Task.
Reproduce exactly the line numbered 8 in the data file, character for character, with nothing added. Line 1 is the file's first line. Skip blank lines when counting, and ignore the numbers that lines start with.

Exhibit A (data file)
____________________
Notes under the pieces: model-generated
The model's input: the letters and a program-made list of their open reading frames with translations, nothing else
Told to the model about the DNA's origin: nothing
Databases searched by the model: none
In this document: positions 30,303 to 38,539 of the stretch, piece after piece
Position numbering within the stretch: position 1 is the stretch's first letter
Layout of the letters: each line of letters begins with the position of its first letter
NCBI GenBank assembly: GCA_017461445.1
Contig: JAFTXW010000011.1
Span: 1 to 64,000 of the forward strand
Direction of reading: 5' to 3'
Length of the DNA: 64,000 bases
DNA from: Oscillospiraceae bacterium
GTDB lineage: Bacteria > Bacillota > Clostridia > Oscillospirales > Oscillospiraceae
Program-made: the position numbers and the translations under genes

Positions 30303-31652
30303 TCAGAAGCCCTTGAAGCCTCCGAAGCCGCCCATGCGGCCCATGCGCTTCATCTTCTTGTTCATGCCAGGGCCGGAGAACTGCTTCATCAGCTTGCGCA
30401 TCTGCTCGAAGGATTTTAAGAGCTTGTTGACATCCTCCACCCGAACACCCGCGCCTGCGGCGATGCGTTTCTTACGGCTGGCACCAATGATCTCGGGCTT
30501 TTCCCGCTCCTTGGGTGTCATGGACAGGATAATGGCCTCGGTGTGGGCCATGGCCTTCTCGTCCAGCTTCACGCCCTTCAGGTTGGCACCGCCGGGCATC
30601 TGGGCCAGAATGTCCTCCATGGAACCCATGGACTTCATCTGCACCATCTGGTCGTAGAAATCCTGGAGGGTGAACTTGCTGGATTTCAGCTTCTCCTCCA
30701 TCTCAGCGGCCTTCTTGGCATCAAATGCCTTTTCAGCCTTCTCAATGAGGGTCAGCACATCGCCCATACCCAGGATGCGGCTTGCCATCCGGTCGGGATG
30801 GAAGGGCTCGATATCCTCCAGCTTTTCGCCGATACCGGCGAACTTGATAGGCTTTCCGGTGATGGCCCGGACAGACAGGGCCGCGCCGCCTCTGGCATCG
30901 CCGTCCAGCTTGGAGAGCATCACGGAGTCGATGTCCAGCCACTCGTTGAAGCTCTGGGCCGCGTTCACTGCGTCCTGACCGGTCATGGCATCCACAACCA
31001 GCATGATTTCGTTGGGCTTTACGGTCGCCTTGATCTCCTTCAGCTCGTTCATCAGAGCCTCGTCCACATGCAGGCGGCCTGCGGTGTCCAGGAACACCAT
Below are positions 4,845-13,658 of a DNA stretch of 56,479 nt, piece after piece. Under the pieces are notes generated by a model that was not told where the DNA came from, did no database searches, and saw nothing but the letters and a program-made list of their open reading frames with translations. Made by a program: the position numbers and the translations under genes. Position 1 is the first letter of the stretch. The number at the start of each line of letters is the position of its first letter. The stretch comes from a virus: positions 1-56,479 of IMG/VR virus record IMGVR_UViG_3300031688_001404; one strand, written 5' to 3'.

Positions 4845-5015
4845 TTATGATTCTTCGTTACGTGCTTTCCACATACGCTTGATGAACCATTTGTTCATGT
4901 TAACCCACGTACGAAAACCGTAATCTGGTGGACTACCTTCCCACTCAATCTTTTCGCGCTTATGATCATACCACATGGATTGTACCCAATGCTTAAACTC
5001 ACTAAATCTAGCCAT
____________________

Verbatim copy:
NCBI GenBank assembly: GCA_017461445.1